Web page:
When reading through Paul Bennett’s most recent opinion piece on education in Nova Scotia, “Extended school year: More of the same not good enough” I was a bit puzzled by some of his statements.
Firstly, the author makes the inaccurate claim that inequity between students “can no longer be ignored”. I’m not exactly sure who Mr. Bennett feels is ignoring what, but I can assure you that none of the people I work with are ignoring inequity among students. Providing a quality education to all in our care is a keystone to our profession, and unlike private or charter schools, we welcome all comers. Public education, by its very nature, is society’s means by which inequity is addressed.
Secondly, Mr. Bennett cites the KIPP schools as a model that is “highly successful”. Well, that is again, not entirely accurate. While it may be argued that KIPP schools have had some success, the jury is still out on why or to what extent. One of the largest complaints about KIPP schools is that they lose students. Up to 60% drop out rates by some reports. (http://voices.washingtonpost.com/answer-sheet/charter-schools/myths-and-realities-about-kipp.html) The students that make it through may do better than kids from public schools on standardized tests, but perhaps that has much more to do with who is getting to take the test than the education they are receiving. Regardless, few educators in this Province would be willing to risk higher drop out rates in the name of higher test scores.
Finally, in the online forums, someone writing under the name “Educhatter” (Mr. Bennett’s own blog) seemed to be indicating that the NSTU was responsible for not allowing KIPP schools to move forward in this province. “What’s stopping us from looking at more flexible schedules better serving kids and parents? Hint: It’s an invisible hand, known by an acronym with four capital letters.” Although anti-union sentiment seems to be the norm nowadays, only the most paranoid of us would assume that any union could wield this kind of clout.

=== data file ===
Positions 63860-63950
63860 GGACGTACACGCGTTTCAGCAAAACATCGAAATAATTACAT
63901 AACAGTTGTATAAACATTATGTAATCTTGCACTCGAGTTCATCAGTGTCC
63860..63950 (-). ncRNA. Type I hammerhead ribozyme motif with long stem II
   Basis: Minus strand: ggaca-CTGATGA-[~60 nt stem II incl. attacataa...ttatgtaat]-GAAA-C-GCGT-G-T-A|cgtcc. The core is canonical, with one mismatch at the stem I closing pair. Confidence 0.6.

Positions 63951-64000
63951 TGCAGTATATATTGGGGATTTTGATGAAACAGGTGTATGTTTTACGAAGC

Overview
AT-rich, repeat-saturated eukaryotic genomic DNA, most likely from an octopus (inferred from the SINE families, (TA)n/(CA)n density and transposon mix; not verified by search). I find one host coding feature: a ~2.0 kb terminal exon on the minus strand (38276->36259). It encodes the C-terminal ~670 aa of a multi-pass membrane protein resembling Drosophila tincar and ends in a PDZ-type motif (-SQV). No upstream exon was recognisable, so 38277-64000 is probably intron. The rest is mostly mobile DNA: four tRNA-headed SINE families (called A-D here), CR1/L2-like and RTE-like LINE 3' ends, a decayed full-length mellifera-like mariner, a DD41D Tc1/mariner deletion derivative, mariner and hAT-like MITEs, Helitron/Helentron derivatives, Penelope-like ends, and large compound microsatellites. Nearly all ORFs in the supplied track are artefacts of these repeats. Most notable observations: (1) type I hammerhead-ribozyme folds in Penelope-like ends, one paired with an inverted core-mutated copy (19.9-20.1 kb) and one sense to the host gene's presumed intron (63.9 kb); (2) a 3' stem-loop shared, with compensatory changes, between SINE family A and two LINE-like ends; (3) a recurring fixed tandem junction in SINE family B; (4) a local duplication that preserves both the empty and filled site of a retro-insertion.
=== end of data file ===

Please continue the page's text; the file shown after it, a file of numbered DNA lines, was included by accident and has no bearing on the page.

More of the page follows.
This is simply another example of Mr. Bennett trying to gain support for his idea of charter schools in Nova Scotia by playing on parents’ concern for their kids education.
If we actually want to improve schools in Nova Scotia instead of focussing on things that “might” work, why not look at models that are proven to breed success? Consider Finland, where kids actually spend less time in school than they do in Canada, and where teachers have autonomy to do what they were trained for. Finland has recently gained a reputation as a world leader in the field of education, mainly by removing many of the artificial barriers that bureaucracy so often throws up in the name of accountability and standards. http://www.smithsonianmag.com/people-places/Why-Are-Finlands-Schools-Successful.html?c=y&page=2
Teachers of this province welcome dialogue on improving the education system for Nova Scotia’s students. It is a dialogue we have professionally and daily in our classrooms, our staffrooms, and during those much maligned PD days. However, until flexible scheduling and extended hours are shown to be worth in achievement what they cost in drop out rates, the idea is without merit. It simply is not worth the price.